I do think that it is true that heart based tumors don't seem to respond very well to surgery, based on the current surgical techniques, although sometimes there is improvement and sometimes removal of the pericardium allows for palliative treatment -- allowing the tumor to co-exist with the patient for longer than it would have otherwise, but usually this doesn't provide a long term solution if cancer is present around the heart.

Chemodectomas are tumors of the chemoreceptive organs and occur most often in the aortic and carotid bodies. A tumor in the chest is usually in the aorta and one in the neck region in the carotid artery. I am not sure how much they resemble pheochromocytomas on histopathologic examination but it wouldn't surprise me if they were hard to tell apart. The preferred treatment for these, when they can be identified early, is surgery. There is at least one report of successful radiation therapy for a tumor too large for surgery but not all dogs respond to radiation. Short nosed dog breeds (boxer, Boston terrier, bulldogs) are supposed to be prone to these but I have not seen any specific reference to rottweilers. Dogs with this condition affecting the aorta are supposed to develop signs of right sided heart failure that can lead to the diagnosis. I do not know how frequently sudden or rapid death occurs with this tumor type.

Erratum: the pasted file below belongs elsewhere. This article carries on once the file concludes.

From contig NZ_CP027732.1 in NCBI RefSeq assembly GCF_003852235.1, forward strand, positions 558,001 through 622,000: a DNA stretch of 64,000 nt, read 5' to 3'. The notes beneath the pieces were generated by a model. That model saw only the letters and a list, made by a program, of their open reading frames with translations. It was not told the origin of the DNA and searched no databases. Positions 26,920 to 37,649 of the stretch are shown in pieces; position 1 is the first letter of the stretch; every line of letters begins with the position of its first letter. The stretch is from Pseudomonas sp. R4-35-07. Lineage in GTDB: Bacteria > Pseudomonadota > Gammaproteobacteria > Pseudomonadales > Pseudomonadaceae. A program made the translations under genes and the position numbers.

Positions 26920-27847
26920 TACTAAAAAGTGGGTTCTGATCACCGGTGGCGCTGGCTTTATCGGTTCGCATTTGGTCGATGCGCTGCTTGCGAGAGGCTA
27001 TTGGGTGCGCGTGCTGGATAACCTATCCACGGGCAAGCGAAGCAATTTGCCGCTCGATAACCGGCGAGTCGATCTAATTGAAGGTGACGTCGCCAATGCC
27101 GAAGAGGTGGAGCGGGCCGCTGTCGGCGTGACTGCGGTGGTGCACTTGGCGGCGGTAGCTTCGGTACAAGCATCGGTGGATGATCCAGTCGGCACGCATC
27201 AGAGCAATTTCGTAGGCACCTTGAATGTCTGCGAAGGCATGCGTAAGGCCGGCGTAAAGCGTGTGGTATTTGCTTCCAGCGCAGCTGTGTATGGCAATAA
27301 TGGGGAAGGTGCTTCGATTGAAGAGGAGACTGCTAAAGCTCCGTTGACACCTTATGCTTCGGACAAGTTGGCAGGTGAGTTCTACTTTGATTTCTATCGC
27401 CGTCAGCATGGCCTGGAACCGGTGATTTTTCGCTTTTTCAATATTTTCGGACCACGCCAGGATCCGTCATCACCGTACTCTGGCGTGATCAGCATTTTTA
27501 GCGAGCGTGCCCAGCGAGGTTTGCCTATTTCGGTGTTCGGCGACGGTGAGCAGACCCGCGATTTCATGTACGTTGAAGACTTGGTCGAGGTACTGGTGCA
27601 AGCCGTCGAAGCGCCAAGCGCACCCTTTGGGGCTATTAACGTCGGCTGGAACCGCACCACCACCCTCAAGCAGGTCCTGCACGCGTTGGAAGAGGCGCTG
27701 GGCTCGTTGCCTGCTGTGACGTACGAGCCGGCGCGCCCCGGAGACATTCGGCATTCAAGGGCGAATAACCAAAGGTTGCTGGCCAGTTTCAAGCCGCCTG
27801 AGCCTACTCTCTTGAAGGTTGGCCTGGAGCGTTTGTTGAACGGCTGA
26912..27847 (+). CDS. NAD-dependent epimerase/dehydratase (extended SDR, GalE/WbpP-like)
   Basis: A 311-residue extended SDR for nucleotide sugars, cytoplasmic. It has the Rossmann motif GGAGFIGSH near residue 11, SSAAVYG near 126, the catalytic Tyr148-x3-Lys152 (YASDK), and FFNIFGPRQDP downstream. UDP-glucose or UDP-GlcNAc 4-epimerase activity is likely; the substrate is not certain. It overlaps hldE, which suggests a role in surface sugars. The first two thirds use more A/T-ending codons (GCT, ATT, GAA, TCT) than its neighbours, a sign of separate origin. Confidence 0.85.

I hope that this is helpful.

Mike Richards, DVM 8/13/2001


Question: Dr. Richards, I now have a finding back from the necropsy, I've been told that my dog had a Pheochromocytoma,not the hemangiosarcoma that was discussed earlier.

I asked the Dr. if he thought that was the cause of death and he responded, probably so. It appears to be a rare but deadly tumor that is not usually seen or even correctly diagnosed in humans. Just prior to the cardiac arrest, my dog did have an erythmia, and of course the vomitting prior to seizure. Do you have any thing along the line of a case history that we could discuss. This is such a rare tumor and now I'll never know if it was the primary site. I have been told it was malignant and that little could of been done even with early detection. I would think this tumor would have caused the overproduction of hormones - that may explain the high blood sugar, but no weight loss was noted, only the vomitting and one other episode of nausea in mid February. Thank you.